Penn State’s Paterno remembered at Pa. memorial

Former Penn State football coach Joe Paterno was remembered at a

memorial Mass on Wednesday as an inspirational leader, devoted

family man and someone who tried to live according to the tenets of

his religion.

”He was not afraid to be the fully alive human being that God

called him to be,” said Bishop Joseph McFadden, during the

90-minute ceremony at the Cathedral Parish of St. Patrick in

downtown Harrisburg.

Paterno’s son Scott recalled how his father valued a round,

wooden dining room table, describing it as a metaphor for his

inclusive approach to life.

”That table was to my father what the Academy was to Plato,”

Scott Paterno said.

Joe Paterno died at age 85 last month after a brief battle with

lung cancer. The final months of his life were marked by a child

sex-abuse scandal for which his former assistant, Jerry Sandusky,

awaits trial on 52 criminal counts. Sandusky denies the


Scott Paterno said his father showed courage and confidence as

death approached, and he exhibited no fear or anxiety.

”I watched my father live every day he had left without malice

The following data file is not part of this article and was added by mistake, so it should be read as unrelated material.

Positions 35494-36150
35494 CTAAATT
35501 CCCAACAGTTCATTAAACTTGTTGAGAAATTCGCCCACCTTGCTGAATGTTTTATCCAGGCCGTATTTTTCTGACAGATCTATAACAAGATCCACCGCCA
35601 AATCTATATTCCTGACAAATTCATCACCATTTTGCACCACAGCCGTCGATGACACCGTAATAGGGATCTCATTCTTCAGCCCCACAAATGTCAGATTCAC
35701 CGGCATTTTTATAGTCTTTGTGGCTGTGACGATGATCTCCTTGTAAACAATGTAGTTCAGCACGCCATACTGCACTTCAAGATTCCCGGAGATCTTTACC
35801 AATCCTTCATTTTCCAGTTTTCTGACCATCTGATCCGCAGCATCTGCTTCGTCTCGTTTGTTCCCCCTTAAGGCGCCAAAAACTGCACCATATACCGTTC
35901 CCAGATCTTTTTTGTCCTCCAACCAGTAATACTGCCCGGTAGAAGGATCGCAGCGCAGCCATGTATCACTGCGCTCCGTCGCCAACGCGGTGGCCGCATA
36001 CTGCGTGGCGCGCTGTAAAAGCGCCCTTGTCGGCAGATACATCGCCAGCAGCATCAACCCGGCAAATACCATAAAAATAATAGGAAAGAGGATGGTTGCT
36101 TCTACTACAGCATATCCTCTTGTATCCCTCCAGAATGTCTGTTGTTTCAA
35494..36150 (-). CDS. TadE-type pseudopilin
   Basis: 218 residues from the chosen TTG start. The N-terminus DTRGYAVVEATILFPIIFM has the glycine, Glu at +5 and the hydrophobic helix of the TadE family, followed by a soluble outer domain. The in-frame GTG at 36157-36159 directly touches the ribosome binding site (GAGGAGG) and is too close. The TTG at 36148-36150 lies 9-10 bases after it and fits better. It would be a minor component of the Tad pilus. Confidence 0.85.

in his heart or bitterness on his lips,” he told the hundreds of

people inside the cavernous Roman Catholic church. ”He was

determined at every turn, in every moment, to ensure that he made

an impact.”

Among the attendees was Gov. Tom Corbett, who did not speak at

the memorial but told reporters afterward he wanted to be there

because he missed the Jan. 25 funeral and memorial services in

State College, where thousands of mourners packed the basketball

arena following the former coach’s burial.

”This is my way of honoring Joe,” Corbett said. ”I’m very

glad I was able to be here.”

Joe Paterno spent 46 seasons leading the Penn State program, and

remains the winningest coach in major college football.

He was fired by the Board of Trustees in November, shortly after

he declared he would retire at the end of the season. He said he

was ”absolutely devastated” by the abuse case.